A few more views of the sunset..

Koobi Fora Camp_Lake Turkana Sunset5


Koobi Fora Camp_Lake Turkana Sunset6


Koobi Fora Camp_Lake Turkana Sunset8

I spent a good chunk of the night lying down on my shuka outside my room. It was very relaxing. The atmosphere was tranquil and the night sky was as usual, a sight to behold. One more thing there are bats … lots of them and they roost in the bandas. The bandas have no ceilings, just a net and the bats roost in the space between the net and the roof.

Below is a summary of the park charges. Sibiloi National Park also has its own website and you can find more about the park here

Adult Child Student
Citizens Ksh.100 Ksh. 50 Ksh.50
Residents Ksh.500 Ksh.200 Ksh.100
Non-residents US$15 US$5 US$5

Once again I would like to thank Karue Wachira for letting me use some of his images for this blog post. Feel free to drop by his Facebook page for more sights of magical Kenya.

In the next post we continue to explore the park, stay tuned.

For more updates, you can follow us on twitter @Safari254 and Instagram Safari254

Linked to Travel Photo Mondays

Previous post
North Horr - Desert Oasis
Next post
Tsavo West National Park adventure


  1. October 28, 2013 at 9:58 am — Reply

    Wow!! The orange hues are just beautiful. Even beats the ocean sunsets. I like the corruption of the name ‘commiphora’, typical of Kenyans.
    Plus where were the crocs as you were clicking away?

    • October 28, 2013 at 6:33 pm — Reply

      The whole time I was there I only spotted that one.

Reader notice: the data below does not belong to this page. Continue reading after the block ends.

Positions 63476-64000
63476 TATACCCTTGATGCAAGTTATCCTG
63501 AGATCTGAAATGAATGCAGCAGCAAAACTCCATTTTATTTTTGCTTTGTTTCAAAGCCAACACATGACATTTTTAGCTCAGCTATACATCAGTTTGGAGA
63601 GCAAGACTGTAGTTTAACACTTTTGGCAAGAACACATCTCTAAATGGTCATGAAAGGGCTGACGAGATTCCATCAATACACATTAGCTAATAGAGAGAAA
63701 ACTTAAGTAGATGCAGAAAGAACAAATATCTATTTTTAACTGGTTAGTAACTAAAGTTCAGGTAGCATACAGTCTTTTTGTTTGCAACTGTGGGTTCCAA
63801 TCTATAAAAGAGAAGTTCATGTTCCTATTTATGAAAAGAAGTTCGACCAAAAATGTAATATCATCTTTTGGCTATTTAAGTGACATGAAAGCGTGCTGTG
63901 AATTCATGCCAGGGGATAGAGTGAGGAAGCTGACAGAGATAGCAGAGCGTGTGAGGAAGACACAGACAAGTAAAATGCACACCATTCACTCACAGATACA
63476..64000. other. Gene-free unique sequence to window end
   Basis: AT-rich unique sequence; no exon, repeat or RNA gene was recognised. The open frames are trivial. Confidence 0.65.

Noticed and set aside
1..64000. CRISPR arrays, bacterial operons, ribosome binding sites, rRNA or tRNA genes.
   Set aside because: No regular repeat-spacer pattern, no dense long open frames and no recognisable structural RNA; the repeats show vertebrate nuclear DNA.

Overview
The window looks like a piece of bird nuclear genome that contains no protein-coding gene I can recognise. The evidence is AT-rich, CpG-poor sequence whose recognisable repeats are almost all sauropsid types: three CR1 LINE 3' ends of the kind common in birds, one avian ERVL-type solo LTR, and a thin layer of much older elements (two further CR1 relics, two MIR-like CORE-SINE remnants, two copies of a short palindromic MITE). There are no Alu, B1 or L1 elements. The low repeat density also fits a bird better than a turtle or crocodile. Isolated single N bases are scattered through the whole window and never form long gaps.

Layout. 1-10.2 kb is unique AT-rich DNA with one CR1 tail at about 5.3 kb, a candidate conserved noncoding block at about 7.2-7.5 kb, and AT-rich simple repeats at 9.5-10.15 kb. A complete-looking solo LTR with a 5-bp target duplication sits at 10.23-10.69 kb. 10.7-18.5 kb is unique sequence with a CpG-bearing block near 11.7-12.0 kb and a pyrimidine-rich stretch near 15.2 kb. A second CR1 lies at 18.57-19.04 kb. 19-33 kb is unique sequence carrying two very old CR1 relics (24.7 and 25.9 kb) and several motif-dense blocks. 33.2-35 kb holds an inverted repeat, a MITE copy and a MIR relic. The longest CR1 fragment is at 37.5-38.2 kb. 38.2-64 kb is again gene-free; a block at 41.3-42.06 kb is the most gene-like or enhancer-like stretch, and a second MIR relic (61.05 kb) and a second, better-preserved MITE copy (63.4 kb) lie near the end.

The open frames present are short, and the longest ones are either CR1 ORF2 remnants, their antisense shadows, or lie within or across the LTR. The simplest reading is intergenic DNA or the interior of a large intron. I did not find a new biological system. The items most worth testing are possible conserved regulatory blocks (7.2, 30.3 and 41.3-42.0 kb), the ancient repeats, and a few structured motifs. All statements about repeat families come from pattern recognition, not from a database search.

2. October 28, 2013 at 10:26 am — Reply

    Amazing photos 🙂

  3. keniamoja
    October 28, 2013 at 12:43 pm — Reply

    LOL! who the hell came up with the name ‘matiti’? I must admit the sunset hues are spectacular.

    • October 28, 2013 at 6:34 pm — Reply

      I have no idea..they are really distinct from afar so I see how someone could have come up with that name.

  4. October 28, 2013 at 5:21 pm — Reply

    Looks like a great trip! Beautiful skies!

  5. October 29, 2013 at 2:33 pm — Reply

    Hi, Kenya is such a beautiful country. I like the pictures, they are very clear and eye catching.
    Lovely work.

  6. October 29, 2013 at 6:18 pm — Reply

    I just pinned a couple of the shots because they are so pretty. At my age I do like a little more luxury but sometimes simple accommodation is the price you pay to visit incredible spots.

    • October 29, 2013 at 10:06 pm — Reply

      Zero luxury but I enjoyed every single minute I spent there.

    • Manesha
      October 31, 2013 at 2:24 pm — Reply

      I concur about the luxury but the beautiful pictures make it tempting to take this trip.For some strange reason I was expecting sandy beaches…#wishfulthinking#.@Rachael since the park is so far,how do they attract visitors?

  7. October 30, 2013 at 8:39 pm — Reply

    Beautiful sunset images! And it’s a good thing you noticed the croc before you decided to take a dip in the lake.

  8. October 30, 2013 at 9:57 pm — Reply

    The sunset pictures are gorgeous! What a great experience to capture.

  9. October 31, 2013 at 5:40 am — Reply

    I love those sunset photos! Those are just some spectacular scenery. I don’t think I’ve ever seen myrrh trees before. Though I’m not sure I can stay in those blocks alone but it would be great for families.

  10. October 31, 2013 at 5:43 am — Reply

    There is one thing I need to admit – you are an expert of taking sunset photos. They are just truly amazing, no joke! I wish I could visit one of the local villages and interact with people around :).

  11. November 2, 2013 at 9:53 am — Reply

    Rachel, your photos are absolutely spectacular! It looks like you had to “rough” a bit but it’s all give and take, isn’t it? To find a heavenly place like that may require to stay in a place like it was meant to be visited. In it’s natural way. Great post! 🙂

  12. November 5, 2013 at 6:48 pm — Reply

    They are beautiful photos but I definitely have a soft spot for those sunset shots! 😉

  13. […] Park in Northern Kenya – commonly referred to by Anthropologists as the Cradle of Mankind. Koobi Fora which lies inside the park boasts deposits rich in mammalian, molluscan and other fossil remains […]

Leave a reply

Your email address will not be published. Required fields are marked *